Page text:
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State v. Meekins

SUPREME COURT OF NEW JERSEY


July 08, 2004

STATE OF NEW JERSEY, PLAINTIFF-RESPONDENT,
v.
CHARLES MEEKINS, DEFENDANT-APPELLANT.

On certification to the Superior Court, Appellate Division.

SYLLABUS BY THE COURT

(This syllabus is not part of the opinion of the Court. It has been prepared by the Office of the Clerk for the convenience of the reader. It has been neither reviewed nor approved by the Supreme Court. Please note that, in the interests of brevity, portions of any opinion may not have been summarized).

The question presented in this appeal is whether the 85 % minimum term required under the pre-amendment No Early Release Act (NERA) is limited to the maximum ordinary term of a sentence as opposed to an extended term. Effective June 29, 2001, the Legislature amended NERA to provide that the 85% minimum term be calculated based upon the sentence actually imposed without regard to whether it was an ordinary or an extended sentence. N.J.S.A. 2C:43-7.2b, L. 2001, c. 129, § 1.

On September 21, 1997, John Nalbone and his family were returning home when they observed Charles Meekins leaving their property carrying their compact disc player. Nalbone exited his car and shouted for Meekins to stop, but Meekins continued to walk away. Nalbone chased and tackled Meekins. During the struggle, Meekins stabbed Nalbone in the neck and arm with a sharp object. Nalbone's wife called the police, and Nalbone was able to successfully restrain Meekins. Police arrived, arrested Meekins, and discovered substantial evidence of a break-in at Nalbone's home.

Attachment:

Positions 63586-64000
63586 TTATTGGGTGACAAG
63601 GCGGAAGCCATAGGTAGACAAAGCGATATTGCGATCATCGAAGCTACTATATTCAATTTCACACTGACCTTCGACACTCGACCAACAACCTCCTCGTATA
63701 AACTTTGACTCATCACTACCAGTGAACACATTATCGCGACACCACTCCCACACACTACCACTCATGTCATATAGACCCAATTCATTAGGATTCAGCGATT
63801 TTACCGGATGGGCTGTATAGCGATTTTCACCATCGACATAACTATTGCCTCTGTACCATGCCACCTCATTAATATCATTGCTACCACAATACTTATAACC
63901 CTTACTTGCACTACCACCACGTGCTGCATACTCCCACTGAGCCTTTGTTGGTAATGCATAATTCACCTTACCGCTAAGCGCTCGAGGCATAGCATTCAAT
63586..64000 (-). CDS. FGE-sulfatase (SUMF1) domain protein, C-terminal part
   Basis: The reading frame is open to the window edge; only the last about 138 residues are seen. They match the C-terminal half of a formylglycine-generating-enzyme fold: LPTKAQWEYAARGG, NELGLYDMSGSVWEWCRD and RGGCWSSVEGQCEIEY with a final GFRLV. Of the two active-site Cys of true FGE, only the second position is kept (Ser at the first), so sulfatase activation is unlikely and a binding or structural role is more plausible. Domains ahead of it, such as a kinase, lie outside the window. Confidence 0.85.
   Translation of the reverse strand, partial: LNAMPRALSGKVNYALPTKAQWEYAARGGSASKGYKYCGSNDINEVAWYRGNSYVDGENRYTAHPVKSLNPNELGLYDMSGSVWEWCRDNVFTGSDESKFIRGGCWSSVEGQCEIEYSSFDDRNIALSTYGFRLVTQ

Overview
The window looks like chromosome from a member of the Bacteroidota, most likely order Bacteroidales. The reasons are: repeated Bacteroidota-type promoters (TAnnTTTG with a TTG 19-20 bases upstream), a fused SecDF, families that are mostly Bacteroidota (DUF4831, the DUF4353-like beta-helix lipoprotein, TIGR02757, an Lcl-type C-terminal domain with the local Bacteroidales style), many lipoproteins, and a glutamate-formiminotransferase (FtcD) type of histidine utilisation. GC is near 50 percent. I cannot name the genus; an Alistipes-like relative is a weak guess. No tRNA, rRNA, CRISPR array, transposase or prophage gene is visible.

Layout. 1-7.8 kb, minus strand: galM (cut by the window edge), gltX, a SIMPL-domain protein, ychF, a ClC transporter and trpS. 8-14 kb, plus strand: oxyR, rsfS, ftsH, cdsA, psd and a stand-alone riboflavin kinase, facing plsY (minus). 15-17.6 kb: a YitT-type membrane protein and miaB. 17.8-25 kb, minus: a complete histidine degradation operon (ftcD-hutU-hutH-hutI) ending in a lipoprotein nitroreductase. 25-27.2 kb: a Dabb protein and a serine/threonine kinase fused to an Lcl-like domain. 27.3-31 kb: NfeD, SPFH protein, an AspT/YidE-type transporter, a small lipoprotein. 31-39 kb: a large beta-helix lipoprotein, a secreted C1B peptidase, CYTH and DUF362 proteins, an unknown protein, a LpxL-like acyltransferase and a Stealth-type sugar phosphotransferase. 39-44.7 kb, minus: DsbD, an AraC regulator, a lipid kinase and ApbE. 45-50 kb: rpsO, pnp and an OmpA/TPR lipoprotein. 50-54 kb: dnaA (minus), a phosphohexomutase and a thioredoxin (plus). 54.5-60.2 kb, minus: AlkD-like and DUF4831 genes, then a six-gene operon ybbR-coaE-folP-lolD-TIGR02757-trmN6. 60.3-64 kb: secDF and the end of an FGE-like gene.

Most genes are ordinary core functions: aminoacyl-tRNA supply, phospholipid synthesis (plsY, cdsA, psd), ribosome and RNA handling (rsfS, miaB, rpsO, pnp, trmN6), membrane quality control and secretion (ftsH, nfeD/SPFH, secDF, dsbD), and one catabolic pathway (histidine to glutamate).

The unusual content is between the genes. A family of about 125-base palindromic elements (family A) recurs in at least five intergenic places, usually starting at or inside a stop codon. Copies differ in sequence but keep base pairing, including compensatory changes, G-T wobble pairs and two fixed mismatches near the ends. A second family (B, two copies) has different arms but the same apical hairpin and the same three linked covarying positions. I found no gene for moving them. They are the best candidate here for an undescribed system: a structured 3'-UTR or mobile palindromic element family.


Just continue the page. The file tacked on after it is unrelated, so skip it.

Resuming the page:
Meekins was convicted of second-degree burglary, first-degree robbery, and other offenses. The State's motion for an extended term sentence under the persistent offender statute was granted. The trial court sentenced Meekins to an extended life term with twenty-five years of parole ineligibility. The trial court applied preamendment NERA to the extended sentence, which increased the parole ineligibility period to 63.75 years.

In an unpublished opinion, the Appellate Division affirmed the conviction and sentence, but declined to address whether a pre-amendment NERA sentence can be imposed on the extended term portion of the sentence because the issue was not briefed. This Court granted certification limited to the issue of the application of preamendment NERA to the extended term sentence, and summarily remanded to the Appellate Division for a decision on the merits. After supplemental briefing, the Appellate Division concluded that the trial court correctly applied pre-amendment NERA to the extended term sentence.

The Supreme Court again granted the State's petition for certification.

HELD A defendant sentenced to an extended term under pre-amendment NERA is only subject to parole ineligibility for the maximum ordinary term portion of the sentence.

1. Subsequent to the trial court's imposition of sentence here, the Appellate Division and this Court addressed several aspects of pre-amendment NERA. The Appellate Division concluded that pre-amendment NERA did not apply to murder. State v. Manzie, 335 N.J. Super. 267 (2000), aff'd, 168 N.J. 113 (2001). After reviewing the sentencing scheme for murder, including the fact that murder is the only crime for which life imprisonment is available as an ordinary term sentence, the panel stated that "if the Legislature had intended [pre-amendment] NERA to apply to murder, it would have done so expressly and by amending the murder statute." A six-member, equally divided Court affirmed. State v. Manzie, 168 N.J. 113 (2001). The three justices that agreed with the Appellate Division explained that basic principles of due process, as well as clarity in statutory draftsmanship, mandate that if the Legislature intended NERA to apply to murder, the Code of Criminal Justice must be amended to clearly reflect that intention and eliminate any ambiguity and uncertainty. (pp. 5-7)

2. In another murder case, the Appellate Division stated that a preamendment NERA mandatory term with respect to an extended term sentence should be considered in a manner consistent with Manzie. State v. Allen, 337 N.J. Super. 259 (2001), certif. denied, The opinion of the court was delivered by: Justice Wallace

Argued February 18, 2004